We Can End the Slaughter

By Alberto N. Jones

From the making of the movie Do The Right Thing by Spike Lee. Foto: brooklynartscouncil.org

HAVANA TIMES — For the past 30 years, I have watched in disbelief, how a large sector of society has become an endangered species within most inner cities in the United States.  No one has developed a unified method that is capable of addressing the nation’s most intractable and devastating social crisis.

For that reason, I have written letters to the editors of numerous newspapers and pleaded with every politician, clergy, social and educational leader willing to listen, about the intolerable onslaught of black on black, police brutality and the unabated dismemberment of society.

Professionals in many fields of knowledge have proposed a number of solutions which vary from after school tutoring, sports, mentoring and religious activities; all with catchy names, boards of directors and plans that have failed over and over, by addressing the signs and symptoms, while leaving intact the causes.

These maladies are born, nurtured and fueled by illiteracy, joblessness, poverty, drugs, violence and deaths. They are too big, complex and out of control to be stopped or uprooted, but society can segregate and isolate susceptible individuals from those who are contaminated, untreatable and stop this calamity from spreading.

In the early 70’s during the brutal Ethiopian-Somali-Congo civil war, Cuba rescued thousands of orphans as young as 12 years of age from the front and relocated them on the former Isles of Pines, now Isle of Youth, where they received shelter, meals, healthcare, education, sports and culture through university studies for free.

Today, these successful technicians and professionals in every field can be found in their homeland, across Europe, the Caribbean, Latin America and the United States, leading successful, productive lives.

During President Barack Obama’s unprecedented visit to Cuba, he was not exposed to this unique experience.  No other task can be more important for a successful African American President out of office, than to pick-up the gauntlet of 1.4 billion leaderless Blacks in the US, Africa, the Caribbean and Latin America who are desperately in need of a massive educational and health project, that can stop and transform stagnant, violence ravished communities, into the men and women that the XXI century demands.

Cuba’s financial and economic distress, no longer allows it to embark on such a monumental humanitarian endeavor even though most boarding schools are vacant and in disrepair, but the core concept, principles and the professionals that are needed to reenact and perfect this system are readily available in and outside of Cuba.

No one else has the integrity and moral authority of President Barack Obama and First Lady Michelle Obama, to bring together all needed resources to remove once of for all, the neglect, stigma and curse, that has plagued and destroyed the lives of millions of people deemed inferior.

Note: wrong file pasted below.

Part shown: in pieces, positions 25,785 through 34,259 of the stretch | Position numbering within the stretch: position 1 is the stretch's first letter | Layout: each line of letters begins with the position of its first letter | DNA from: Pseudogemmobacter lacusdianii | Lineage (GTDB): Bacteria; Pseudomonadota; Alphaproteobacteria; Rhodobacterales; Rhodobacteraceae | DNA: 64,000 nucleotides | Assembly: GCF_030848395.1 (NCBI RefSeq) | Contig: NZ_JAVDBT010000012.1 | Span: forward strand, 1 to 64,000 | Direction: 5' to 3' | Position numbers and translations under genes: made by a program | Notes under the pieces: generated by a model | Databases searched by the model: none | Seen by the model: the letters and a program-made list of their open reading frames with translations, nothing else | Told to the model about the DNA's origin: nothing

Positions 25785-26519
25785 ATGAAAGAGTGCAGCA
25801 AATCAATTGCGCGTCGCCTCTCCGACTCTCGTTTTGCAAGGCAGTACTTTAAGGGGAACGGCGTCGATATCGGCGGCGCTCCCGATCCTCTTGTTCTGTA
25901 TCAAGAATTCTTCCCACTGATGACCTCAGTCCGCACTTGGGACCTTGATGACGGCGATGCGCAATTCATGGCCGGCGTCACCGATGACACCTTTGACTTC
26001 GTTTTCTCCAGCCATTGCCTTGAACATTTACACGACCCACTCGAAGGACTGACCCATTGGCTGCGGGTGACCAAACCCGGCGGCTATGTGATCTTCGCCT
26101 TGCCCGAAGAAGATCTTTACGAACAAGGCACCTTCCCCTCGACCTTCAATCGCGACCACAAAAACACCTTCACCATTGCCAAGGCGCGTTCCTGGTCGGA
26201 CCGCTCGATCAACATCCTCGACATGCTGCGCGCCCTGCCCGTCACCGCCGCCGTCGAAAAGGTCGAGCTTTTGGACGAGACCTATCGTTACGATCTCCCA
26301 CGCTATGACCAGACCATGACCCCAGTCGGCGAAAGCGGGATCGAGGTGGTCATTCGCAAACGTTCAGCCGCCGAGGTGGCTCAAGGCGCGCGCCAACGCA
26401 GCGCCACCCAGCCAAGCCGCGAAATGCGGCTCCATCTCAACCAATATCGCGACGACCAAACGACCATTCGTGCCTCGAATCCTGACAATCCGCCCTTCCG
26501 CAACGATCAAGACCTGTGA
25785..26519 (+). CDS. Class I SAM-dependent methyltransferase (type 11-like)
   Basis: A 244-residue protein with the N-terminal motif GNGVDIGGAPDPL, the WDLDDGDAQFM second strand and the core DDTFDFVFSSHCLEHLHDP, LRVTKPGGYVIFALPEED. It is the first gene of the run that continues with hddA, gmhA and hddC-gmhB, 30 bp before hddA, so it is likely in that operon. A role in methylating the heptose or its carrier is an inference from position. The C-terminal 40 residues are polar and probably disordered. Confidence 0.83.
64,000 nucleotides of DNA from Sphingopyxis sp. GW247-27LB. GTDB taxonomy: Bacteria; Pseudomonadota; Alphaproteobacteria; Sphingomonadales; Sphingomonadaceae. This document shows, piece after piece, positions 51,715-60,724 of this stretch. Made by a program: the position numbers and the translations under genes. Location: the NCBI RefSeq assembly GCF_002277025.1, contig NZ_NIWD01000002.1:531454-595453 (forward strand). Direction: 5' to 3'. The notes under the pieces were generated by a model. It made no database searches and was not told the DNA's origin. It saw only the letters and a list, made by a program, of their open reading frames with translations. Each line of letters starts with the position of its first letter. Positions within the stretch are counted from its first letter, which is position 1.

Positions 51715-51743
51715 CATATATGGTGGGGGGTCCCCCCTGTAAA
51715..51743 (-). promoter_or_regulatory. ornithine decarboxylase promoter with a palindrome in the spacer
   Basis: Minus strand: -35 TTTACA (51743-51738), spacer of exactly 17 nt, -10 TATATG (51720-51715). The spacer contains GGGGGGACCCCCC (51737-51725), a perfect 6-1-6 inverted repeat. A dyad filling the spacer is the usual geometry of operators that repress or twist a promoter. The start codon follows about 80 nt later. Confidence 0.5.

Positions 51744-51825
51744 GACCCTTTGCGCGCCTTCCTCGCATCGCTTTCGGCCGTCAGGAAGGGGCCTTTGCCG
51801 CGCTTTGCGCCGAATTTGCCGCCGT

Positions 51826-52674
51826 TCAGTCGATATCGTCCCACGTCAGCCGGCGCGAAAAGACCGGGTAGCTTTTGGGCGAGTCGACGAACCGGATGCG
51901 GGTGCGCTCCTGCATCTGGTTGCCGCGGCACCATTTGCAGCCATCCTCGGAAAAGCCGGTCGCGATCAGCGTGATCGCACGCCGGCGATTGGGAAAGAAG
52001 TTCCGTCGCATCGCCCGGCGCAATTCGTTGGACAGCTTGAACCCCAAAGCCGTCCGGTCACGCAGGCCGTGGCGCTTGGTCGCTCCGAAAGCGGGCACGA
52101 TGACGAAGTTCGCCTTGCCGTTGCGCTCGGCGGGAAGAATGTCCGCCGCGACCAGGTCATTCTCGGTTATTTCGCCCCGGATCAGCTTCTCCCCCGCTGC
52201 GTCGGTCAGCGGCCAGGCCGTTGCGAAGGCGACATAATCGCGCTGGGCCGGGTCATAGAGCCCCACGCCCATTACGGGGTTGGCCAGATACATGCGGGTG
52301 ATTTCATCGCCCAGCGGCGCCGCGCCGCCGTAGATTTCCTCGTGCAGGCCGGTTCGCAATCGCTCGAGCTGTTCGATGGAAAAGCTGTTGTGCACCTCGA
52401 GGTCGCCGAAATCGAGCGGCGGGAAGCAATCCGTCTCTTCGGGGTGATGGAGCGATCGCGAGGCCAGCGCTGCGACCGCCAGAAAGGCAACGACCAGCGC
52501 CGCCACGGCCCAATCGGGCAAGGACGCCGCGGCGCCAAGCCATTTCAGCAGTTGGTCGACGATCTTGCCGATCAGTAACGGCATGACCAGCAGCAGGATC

No outside help, hand-out or pompous Foundation should be needed to execute one of the world largest humanitarian endeavor.  Marcus Garvey did as much in the 1920’s through self-help.  Five dollars a month or less than $0.20 a day from every Black, Hispanic adult and well-wisher in the United States, suffice to self-fund ourselves out of this quagmire, which does not preclude additional financial help from successful minorities in the arts, sports, business or sciences.

Irrefutable statistical evidence demonstrates that the viability of any project geared to remove and salvage youths at risk from their contaminated environment is a fool-proof adventure.  Cuba’s black population is double the size of blacks in Chicago, Florida or Maryland, yet the embarrassingly out of control 800 violent deaths through fire arms reported in Chicago in 2016, is far greater than all violent deaths blacks has suffered in Cubans since 1959.

It is inconceivable that any black, white or yellow political, educational, social, business or religious leader can remain indifferent to this human catastrophe.  Generations has been wiped out through slavery, lynching, Jim Crow and racism to today’s multitude of ever degrading social ills.

Is anyone counting, turn a blind eye or refuse to see the uncontrollable rise of the most heinous crimes?

Ending this monstrosity is the greatest homage Harriet Tubman, Martin L. King, Tousant L’Overture, Malcolm X, Antonio Maceo, Nanny and Mariana Grajales could ever receive, to reassure them their sacrifice was not in vain.

  • Ken Hiebert

    It is necessary that we be reminded of some of the good Cuba has been able to do internationally.

    Also, although it’s been decades since I read The Black Jacobins, that is a good place to start if you want to know about L’Ouverture, the man who defeated Napoleon.

  • Griffin

    An excellent post, Alberto. I often disagree with some of your comments (and you with mine). But on this topic you are 100% correct.

  • Griffin

    One minor historical correction: Alberto wrote about “the brutal Ethiopian-Somali-Congo” civil war. Of course, those were two different wars. Congo is further south in central Africa, not a neighbour of Ethiopia. There was no fighting between Congo & Ethiopia or Somalia. For a few months in 1965, Che Guevara lead a band of Cuban soldiers and Congolese rebels in a fruitless attempt to start a revolution there. He gave up in November.

    The war between Somalia & Ethiopia was a border war over the disputed Ogaden territory. Cuba (and the USSR) had been supporting the Marxist government of Somalia. But when the Marxist Derg faction overthrew Emperor Haille Selassi, the Cubans & Russians switched their support to Ethiopia. It was a bloody, futile war between two brutal regimes, Ethiopian and Somalian. Cuba advanced no good foreign policy objectives by assisting in that slaughter.